Originally Published in The Washington Post
Opinion by Jennifer Rubin - October 8, 2020
There’s also this passage from the Times’s reporting, reminiscent of so many cases of human rights abuse around the globe: “Gene Hamilton, a top lawyer and ally of Stephen Miller, the architect of the president’s assault on immigration, argued in a 32-page response that Justice Department officials merely took direction from the president.” Just following orders. If anyone in the administration bothered to pick up a history book, they might have figured out that it would have been better to quit than to carry out such immoral policies.
Democratic presidential nominee Joe Biden reacted as many Americans would — with horror and anger:
Sen. Sheldon Whitehouse (D-R.I.), a member of the Senate Judiciary Committee, also released a blistering statement: “The active participation of senior Department of Justice officials — including the Attorney General and the Deputy Attorney General — in President Trump’s plan to deliberately and callously tear apart immigrant families is another degradation of the Department," he declared. "The months-long delay in the release of the Inspector General’s final report, perhaps until after the election, suggests a Department still running political errands for the president. The American people need a full accounting of the damage this President has inflicted on our system of justice.”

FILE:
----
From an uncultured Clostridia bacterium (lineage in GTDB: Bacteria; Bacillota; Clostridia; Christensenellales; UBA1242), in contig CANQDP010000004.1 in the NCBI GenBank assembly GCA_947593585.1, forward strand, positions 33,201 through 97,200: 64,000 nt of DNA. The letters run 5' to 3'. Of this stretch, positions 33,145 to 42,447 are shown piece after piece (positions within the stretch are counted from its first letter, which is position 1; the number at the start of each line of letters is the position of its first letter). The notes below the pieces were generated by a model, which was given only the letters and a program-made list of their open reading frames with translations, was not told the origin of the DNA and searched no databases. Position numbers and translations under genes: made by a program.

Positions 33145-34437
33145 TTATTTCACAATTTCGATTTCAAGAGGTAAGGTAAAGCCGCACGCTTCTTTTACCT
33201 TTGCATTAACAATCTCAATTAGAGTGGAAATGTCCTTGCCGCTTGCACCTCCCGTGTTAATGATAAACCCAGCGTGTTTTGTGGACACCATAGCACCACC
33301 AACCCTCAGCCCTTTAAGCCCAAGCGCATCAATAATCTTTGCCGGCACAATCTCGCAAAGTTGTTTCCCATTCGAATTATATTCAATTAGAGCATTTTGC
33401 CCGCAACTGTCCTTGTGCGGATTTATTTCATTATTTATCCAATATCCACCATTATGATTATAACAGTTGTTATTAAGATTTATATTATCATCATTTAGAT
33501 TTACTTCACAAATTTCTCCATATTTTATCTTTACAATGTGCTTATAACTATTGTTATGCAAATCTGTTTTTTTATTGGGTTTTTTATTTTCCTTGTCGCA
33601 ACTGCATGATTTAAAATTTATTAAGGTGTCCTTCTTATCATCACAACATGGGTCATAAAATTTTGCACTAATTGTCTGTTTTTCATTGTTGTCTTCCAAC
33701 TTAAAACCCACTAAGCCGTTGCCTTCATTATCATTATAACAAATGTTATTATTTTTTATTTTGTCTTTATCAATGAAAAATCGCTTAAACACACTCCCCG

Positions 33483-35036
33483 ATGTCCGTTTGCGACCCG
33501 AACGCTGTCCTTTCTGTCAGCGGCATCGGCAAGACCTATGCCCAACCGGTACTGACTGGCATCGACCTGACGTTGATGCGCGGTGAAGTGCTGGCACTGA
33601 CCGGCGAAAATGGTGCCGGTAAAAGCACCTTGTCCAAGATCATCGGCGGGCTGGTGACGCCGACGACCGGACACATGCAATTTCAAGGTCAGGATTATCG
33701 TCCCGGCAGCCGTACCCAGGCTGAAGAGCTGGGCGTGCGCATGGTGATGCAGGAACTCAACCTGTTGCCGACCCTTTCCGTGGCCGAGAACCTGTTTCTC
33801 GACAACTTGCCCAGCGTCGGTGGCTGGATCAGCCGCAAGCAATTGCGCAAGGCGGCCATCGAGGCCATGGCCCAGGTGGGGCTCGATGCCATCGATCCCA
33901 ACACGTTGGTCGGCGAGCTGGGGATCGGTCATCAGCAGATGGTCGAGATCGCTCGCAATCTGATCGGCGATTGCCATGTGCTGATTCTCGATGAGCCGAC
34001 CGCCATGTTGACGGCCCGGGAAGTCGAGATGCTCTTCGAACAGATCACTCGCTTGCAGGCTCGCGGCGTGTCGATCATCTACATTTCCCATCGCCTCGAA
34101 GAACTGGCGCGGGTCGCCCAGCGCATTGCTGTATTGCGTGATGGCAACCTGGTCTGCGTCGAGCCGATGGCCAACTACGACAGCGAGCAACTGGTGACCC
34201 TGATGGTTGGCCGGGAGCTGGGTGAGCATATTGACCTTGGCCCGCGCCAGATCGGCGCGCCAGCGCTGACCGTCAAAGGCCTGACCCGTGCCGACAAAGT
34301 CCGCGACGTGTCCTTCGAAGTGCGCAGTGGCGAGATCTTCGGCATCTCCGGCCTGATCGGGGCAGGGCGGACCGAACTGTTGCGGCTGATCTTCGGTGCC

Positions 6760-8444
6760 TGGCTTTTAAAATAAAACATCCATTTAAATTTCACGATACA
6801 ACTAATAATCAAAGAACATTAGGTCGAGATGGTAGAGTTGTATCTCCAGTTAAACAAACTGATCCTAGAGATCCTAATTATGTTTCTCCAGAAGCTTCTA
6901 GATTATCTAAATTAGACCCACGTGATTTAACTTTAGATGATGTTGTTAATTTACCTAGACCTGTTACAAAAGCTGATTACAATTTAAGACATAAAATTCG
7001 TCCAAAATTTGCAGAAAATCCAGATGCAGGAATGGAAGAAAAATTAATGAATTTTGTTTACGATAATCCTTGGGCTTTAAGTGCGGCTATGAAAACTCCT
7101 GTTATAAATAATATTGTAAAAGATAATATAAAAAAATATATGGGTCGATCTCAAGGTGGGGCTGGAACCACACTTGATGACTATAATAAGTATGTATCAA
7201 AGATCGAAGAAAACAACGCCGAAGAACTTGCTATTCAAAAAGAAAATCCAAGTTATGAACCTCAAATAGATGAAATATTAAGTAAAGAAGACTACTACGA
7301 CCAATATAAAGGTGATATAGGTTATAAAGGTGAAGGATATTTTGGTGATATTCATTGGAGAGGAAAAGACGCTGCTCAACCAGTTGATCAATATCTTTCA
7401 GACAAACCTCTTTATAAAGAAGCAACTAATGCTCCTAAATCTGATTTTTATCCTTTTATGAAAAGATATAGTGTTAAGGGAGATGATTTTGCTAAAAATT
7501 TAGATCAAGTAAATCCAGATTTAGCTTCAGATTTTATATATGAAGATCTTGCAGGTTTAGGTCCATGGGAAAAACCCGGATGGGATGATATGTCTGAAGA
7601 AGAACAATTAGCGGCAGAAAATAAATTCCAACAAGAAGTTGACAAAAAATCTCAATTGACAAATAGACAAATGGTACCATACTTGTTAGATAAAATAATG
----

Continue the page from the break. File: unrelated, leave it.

Horowitz’s revelations leave the impression that Sessions and Rosenstein were not only cruel but also cowardly. If they believed in the policy, why not claim ownership? Why deny there was a policy or shift blame to the Department of Homeland Security?
Matthew Miller, a former Justice Department spokesman, tells me, “This report shows a complete lack of any moral leadership at the senior levels of the department. Even now, Rod Rosenstein is hiding behind a flimsy bureaucratic excuse to justify his role in a policy that was pure evil.” Miller adds, “The stain left by this horrific policy should follow everyone involved for the rest of their lives.”
On one level, this discovery is just another piece of the picture of a Justice Department that has lost its way. Overrun by ideologues and lacking the professional and moral spine to push back on orders that undermined the rule of law, too many lawyers cooperated with or failed to ring the alarm as Sessions, Rosenstein and later Attorney General William P. Barr (who further politicized the Justice Department in spinning the Mueller report and intervening in the Roger Stone and Michael Flynn cases) misrepresented their work, acted as the president’s private attorney and refused to uphold the finest traditions of the department.
Former federal prosecutor Joyce White Vance observes, “The IG’s report is a shocking reminder that DOJ lost its way long before Bill Barr took over as AG.” She adds, “The Justice Department is the only Cabinet level agency whose name is a moral virtue. Trump’s Justice Department failed to live up to it.”
The Justice Department is going to need a top-to-bottom evaluation to see what, if any, laws were broken in this or other matters (including lies under oath to courts or Congress), what department procedures were broken and what professional responsibilities were ignored. Those who have brought disrepute on the department need to be fired, and, if warranted, an accounting of their actions should be submitted to state bar authorities for disciplinary action.
If elected, Biden will need an attorney general willing to take this on, mete out appropriate discipline and then rebuild the Justice Department’s reputation. Right now, it is a disgraced and broken organization.